Jacques Kallis' 'free from burden' approach behind renaissance in Test cricket
The major reason behind veteran all rounder Jacques Kallis' blistering form recently is that he is playing with a free mind and without any unnecessary weight of expectations, according to Australian cricket writer, Robert Craddock.
"There is something different about South Africa's great all-rounder Jacques Kallis this tour and here's what it is - he's free. There is no saddle on his back, no ball and chain trailing behind him," Craddock wrote in his column for the Daily Telegraph.
"No weight of a succession of captains saying, 'You know you are our rock and don't get out,' which had been the message for 15 years, and he is not facing any statistician pressure from himself or others to drag or keep his average above 50," he added.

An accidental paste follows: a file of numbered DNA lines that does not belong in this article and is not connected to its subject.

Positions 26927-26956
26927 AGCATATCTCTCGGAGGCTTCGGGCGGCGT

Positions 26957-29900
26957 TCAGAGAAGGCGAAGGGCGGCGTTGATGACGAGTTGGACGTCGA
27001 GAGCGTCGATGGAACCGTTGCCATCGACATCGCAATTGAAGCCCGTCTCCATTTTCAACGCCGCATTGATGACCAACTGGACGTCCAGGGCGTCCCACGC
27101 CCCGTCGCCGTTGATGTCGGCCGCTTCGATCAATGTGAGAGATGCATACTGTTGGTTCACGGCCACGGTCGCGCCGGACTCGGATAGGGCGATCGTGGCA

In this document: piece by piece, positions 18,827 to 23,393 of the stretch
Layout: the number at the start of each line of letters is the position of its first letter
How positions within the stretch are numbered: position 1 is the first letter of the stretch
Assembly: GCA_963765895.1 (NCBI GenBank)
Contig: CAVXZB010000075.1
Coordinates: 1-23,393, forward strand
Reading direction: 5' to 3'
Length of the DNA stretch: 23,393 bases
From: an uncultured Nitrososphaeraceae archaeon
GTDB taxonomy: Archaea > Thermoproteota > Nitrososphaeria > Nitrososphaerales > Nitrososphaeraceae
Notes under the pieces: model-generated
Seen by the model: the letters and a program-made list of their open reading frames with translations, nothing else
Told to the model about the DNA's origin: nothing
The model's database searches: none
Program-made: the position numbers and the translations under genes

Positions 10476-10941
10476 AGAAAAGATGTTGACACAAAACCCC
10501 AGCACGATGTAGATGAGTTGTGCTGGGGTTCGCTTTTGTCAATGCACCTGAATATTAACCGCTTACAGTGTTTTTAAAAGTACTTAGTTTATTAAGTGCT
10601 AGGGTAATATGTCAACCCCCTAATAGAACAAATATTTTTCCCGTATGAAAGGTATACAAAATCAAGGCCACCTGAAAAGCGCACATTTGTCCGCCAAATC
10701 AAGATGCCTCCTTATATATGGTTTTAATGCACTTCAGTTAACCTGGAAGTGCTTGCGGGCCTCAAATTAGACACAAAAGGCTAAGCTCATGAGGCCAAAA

"Kallis' friends say that two years ago he came to the realisation that his career would come to an end soon enough - and he was happy not simply with that but what he had achieved," he wrote.
Craddock further said: A sense of liberation came over his entire game because the end held no fear for him. Along came two double centuries. Significantly, his last three Test centuries have been among the fastest he has scored."
"Perhaps the shot that sums up his new attitude is the upper cut, which he used to strike four boundaries in his century yesterday," he added.
"As he rocked back and unleashed, it was almost as if all the chains that come with being a beast of burden for so many years were cracking like snapped cobwebs as he deliberately hit the ball in the air," he further wrote.
"Recently he was seen reverse sweeping Indian spinner Harbhajan Singh on a fifth-day wicket at Cape Town, a shot the young Kallis would never have contemplated," he concluded.